Grassland conversion into croplands in the Prairie Pothole Region of the United States is a persistent hurdle toward mitigating climate change. Several carbon offset markets have been designed to reward landowners for keeping lands in their native state when incentives to convert are high. We explore the role of a critical determinant in such programs: the additionality threshold. This factor, if appropriately selected and applied, reduces the participation of landowners that would choose to enroll in the program but would not have converted their land under business-as-usual conditions. Using a simple model relating land quality and land use to economic rents, we simulate potential avoided grassland conversion offset market participation across a range of cropland over pasture rent difference threshold (RDT) values. We find mitigation potential and simulated program costs are widely variable depending on this parameter and assume carbon prices: across the five states studied, the full range is 0.41 tCO2e • yr–1 (0.2 RDT, $10 •$t–1 carbon price) to 4.6 million tCO2e • yr–1 (1.2 RDT, $40 tCO2e • t–1 carbon price), assuming average land use change emissions values for pastureland in the region. Total program costs for these offsets also exhibit a wide range, spanning $2–$120 million • yr–1 depending on parameterization. Results across the full range of RDTs (0.2–2) demonstrate a tendency toward higher RDTs for achieving high levels of avoided emissions, with cost efficiency being maximized in the 1.4–1.8 range for RDTs. A state-level breakdown of results demonstrate the importance of modeling economic trends in land use and setting region-specific additionality thresholds for avoided grassland conversion offsets. Although our study is specific to grassland conversion in one region of the United States, similar offset markets exist elsewhere, where additionality concerns are paramount. We believe our framework can be useful in improving protocol design.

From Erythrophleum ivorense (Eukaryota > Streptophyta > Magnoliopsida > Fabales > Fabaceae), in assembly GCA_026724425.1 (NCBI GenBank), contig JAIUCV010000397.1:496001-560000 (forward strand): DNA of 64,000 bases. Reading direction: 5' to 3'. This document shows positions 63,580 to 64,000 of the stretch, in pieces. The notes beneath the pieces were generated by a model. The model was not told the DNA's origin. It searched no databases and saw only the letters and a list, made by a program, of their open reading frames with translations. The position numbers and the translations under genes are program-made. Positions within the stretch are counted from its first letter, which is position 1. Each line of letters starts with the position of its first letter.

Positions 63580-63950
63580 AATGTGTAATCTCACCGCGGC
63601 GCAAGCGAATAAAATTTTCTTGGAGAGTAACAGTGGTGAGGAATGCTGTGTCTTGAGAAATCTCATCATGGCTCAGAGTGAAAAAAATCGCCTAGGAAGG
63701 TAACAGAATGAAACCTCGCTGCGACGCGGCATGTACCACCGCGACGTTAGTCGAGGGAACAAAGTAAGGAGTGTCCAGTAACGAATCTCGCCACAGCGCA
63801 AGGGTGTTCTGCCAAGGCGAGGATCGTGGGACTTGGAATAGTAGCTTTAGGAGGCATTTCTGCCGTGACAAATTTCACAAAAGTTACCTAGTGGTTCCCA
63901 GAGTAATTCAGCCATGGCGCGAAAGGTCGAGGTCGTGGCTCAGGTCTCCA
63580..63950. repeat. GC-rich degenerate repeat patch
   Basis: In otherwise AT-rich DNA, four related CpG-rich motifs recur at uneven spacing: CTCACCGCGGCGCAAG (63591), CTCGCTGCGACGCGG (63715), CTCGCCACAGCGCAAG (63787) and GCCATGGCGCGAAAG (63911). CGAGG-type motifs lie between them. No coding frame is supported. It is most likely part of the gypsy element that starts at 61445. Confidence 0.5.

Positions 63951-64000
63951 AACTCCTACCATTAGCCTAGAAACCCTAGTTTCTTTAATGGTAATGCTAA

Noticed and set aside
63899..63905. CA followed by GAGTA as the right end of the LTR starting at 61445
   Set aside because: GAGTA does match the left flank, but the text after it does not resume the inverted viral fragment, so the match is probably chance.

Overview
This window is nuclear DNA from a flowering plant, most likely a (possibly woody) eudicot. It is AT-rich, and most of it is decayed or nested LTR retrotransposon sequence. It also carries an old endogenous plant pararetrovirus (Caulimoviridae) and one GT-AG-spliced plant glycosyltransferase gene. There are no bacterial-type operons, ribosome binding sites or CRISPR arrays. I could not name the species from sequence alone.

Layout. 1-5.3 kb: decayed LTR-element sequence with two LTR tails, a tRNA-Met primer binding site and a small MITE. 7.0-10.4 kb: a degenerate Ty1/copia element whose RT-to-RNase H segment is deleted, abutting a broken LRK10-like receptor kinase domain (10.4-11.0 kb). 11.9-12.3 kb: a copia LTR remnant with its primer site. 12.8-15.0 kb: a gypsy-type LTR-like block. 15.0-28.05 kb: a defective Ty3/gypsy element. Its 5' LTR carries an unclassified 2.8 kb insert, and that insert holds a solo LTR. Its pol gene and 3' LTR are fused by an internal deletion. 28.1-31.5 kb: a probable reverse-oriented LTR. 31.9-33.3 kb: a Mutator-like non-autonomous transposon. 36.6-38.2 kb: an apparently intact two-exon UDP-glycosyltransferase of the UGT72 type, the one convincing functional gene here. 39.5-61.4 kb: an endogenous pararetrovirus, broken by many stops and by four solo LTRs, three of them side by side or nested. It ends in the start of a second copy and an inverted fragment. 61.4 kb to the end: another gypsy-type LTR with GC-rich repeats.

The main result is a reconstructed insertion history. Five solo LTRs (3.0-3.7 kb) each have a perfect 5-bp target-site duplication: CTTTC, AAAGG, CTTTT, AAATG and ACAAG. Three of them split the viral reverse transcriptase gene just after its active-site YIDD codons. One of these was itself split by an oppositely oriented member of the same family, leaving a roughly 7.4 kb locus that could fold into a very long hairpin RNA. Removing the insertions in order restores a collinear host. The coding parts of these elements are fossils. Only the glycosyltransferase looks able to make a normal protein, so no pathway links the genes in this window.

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Vol. 73 • No. 2